Usability & Emotions

Good usability reduces the number of times a user might say, “Ugh” (or worse, “Aaaaarrrrrrggghhh!”) as they use a site. There are many things that can fall of the rails and ruin an experience. The site’s loading really slowly? Ugh. That link is out-of-date and now it’s a missing page? Ugh. I have to sift through this long paragraph? Ugh. My order didn’t process?! Aaaaarrrrrrggghhh! A usable site prevents as many Ugh/Aaaaarrrrrrggghhh Moments as possible.

The Castle Aaaaarrrrrrggghhh
The Castle Aaaaarrrrrrggghhh. On second thought, let’s not go there. It is a silly place.

But usability isn’t just about preventing the bad stuff. It’s also about making your site more streamlined. Making the font size large enough so that users can read faster. Giving the user a useful preview of her order right before she finalizes her payment. Using HTML correctly so that an iPhone can correctly render the site in Reader Mode in Safari or so that a screen reader can read out the contents of the page properly for blind users. Streamlining an experience helps a user to accomplish more with the site, in less time.

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Empathetic Design

Empathetic design requires designers to put themselves into the user’s shoes. This is central to what a user experience designer does. Without empathy, products aren’t sensitive to user needs. And when that happens, products become painful to use. In essence, user experience design is diametrically opposed to an attitude of insensitivity toward user needs. UX designers aim to create products that empower people (users) to accomplish their goals and to have a delightful time doing so.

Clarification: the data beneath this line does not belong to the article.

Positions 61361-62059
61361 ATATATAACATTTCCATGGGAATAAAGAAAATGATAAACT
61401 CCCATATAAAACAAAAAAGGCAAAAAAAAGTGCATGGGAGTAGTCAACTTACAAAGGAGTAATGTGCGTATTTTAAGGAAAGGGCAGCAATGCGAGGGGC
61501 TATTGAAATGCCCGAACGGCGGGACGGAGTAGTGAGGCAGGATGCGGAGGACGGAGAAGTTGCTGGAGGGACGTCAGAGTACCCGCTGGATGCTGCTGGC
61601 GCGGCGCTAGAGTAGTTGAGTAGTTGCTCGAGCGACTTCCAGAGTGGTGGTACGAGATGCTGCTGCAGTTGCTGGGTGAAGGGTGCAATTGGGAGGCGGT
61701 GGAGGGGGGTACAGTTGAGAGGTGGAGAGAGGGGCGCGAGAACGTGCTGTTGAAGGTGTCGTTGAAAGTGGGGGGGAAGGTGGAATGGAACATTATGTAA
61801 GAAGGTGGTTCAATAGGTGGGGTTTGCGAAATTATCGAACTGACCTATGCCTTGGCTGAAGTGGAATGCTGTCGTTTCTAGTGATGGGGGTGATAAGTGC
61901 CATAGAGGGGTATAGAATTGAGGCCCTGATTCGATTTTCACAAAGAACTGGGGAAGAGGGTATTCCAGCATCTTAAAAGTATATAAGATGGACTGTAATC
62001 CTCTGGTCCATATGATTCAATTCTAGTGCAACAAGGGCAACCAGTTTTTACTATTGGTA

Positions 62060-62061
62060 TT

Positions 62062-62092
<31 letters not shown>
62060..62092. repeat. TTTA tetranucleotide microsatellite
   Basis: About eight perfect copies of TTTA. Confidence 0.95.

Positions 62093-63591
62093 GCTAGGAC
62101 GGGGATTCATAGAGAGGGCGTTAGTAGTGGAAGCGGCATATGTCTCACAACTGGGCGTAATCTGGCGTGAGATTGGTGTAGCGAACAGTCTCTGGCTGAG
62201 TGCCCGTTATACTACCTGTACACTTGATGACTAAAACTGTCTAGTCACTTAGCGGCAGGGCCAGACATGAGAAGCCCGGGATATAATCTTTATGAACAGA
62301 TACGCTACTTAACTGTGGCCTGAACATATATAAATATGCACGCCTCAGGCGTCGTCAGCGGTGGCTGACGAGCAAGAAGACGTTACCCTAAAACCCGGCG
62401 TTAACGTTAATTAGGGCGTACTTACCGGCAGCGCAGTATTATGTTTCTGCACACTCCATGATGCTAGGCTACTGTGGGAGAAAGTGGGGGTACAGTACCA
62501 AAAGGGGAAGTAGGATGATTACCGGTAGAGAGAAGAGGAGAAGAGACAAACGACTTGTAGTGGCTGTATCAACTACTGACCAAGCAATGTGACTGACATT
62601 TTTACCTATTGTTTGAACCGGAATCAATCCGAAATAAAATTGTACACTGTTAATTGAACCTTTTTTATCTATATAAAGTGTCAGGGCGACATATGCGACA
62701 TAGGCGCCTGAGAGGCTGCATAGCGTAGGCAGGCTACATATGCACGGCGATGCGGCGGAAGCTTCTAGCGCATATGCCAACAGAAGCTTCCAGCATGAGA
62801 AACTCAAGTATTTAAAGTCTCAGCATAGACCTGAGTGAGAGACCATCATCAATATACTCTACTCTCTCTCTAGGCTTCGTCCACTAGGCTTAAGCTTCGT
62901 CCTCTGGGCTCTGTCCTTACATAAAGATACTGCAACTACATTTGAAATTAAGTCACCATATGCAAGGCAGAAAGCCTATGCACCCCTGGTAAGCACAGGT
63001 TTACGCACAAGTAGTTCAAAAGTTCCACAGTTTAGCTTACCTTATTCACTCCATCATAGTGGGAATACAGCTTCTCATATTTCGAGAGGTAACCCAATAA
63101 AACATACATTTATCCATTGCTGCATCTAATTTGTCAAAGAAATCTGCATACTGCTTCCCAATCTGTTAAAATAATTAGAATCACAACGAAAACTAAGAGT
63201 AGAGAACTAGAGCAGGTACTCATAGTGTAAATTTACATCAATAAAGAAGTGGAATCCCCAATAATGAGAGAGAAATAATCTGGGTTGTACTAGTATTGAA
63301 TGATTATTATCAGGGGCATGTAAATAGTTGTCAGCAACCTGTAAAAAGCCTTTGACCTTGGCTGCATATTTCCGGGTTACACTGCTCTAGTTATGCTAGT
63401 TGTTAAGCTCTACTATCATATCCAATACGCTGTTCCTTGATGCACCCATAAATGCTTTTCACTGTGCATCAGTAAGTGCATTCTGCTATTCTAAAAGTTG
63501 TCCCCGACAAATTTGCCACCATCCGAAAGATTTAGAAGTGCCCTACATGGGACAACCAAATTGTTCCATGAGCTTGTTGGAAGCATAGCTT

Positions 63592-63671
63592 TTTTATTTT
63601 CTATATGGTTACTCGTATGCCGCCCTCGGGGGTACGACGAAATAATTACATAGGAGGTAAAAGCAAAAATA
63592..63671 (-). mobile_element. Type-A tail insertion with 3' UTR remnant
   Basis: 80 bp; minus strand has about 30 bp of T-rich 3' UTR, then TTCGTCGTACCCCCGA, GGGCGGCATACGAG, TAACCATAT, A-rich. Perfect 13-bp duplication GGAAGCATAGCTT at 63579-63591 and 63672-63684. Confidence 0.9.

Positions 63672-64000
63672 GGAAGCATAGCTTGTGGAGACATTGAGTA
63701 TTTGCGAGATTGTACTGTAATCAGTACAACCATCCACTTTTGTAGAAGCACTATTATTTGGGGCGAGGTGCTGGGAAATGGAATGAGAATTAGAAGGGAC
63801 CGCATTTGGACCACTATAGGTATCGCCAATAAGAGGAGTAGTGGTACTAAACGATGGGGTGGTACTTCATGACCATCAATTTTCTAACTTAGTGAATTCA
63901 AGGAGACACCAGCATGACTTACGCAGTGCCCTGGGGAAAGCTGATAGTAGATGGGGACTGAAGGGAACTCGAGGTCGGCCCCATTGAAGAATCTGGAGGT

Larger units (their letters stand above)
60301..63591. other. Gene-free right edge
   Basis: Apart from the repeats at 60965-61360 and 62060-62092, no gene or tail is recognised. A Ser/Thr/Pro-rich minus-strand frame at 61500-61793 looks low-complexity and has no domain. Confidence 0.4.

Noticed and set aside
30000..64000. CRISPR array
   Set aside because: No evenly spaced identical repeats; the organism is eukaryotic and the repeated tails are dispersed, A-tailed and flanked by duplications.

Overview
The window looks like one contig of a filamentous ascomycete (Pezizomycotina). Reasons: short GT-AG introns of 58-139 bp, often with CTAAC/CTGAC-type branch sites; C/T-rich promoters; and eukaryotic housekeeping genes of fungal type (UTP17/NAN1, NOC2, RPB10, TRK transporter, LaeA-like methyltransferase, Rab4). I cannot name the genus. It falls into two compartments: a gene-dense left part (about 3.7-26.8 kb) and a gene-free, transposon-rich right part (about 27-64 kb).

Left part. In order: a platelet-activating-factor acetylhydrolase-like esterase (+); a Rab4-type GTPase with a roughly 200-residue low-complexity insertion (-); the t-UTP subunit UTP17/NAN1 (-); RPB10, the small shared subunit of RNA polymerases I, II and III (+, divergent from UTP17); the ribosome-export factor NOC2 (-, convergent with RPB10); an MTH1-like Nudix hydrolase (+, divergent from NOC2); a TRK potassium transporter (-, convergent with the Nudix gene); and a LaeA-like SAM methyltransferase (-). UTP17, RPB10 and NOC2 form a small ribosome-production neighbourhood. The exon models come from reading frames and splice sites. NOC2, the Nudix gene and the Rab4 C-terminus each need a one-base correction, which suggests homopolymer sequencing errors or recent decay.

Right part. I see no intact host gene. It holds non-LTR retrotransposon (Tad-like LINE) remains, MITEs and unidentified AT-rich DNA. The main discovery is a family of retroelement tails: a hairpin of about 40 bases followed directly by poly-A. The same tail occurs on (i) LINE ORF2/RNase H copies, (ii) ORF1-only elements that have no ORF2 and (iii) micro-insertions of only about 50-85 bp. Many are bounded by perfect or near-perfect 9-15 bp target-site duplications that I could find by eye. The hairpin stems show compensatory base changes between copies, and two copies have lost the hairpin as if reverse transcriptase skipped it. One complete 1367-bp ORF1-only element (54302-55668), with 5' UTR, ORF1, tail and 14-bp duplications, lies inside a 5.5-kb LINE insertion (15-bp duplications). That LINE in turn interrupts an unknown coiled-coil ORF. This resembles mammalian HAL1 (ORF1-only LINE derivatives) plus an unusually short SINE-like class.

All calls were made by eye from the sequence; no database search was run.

How can a designer cater to a specific user goal if the designer is unaware that the goal exists? How can a designer find opportunities to delight a user when the designer doesn’t know what the user considers delightful? It becomes far more difficult to achieve good user experience design without access to the wealth of information that user empathy provides.

Empathy begins with curiosity. A user experience designer must be curious about what makes a user tick. The designer must genuinely care about what the user thinks and feels. Only then will the designer be able to ask great questions and uncover valuable insights that translate directly into the kind of design decisions that contribute to strong user experiences.

With billions of people on the planet, chances are slim to none that a designer thinks just like all of the potential users of a product. It’s just not humanly possible to simply know how everybody thinks. This is why user testing is not optional. User testing is the only way that you can really know if a design works for users’ brains and users’ ways of thinking. User testing is really just empathetic design made manifest. User testing is user empathy, because that’s where you can start to pick your users’ brains. During user testing, that’s where you can see a user get frustrated with something in your product that, prior to the user test, you had no idea was frustrating!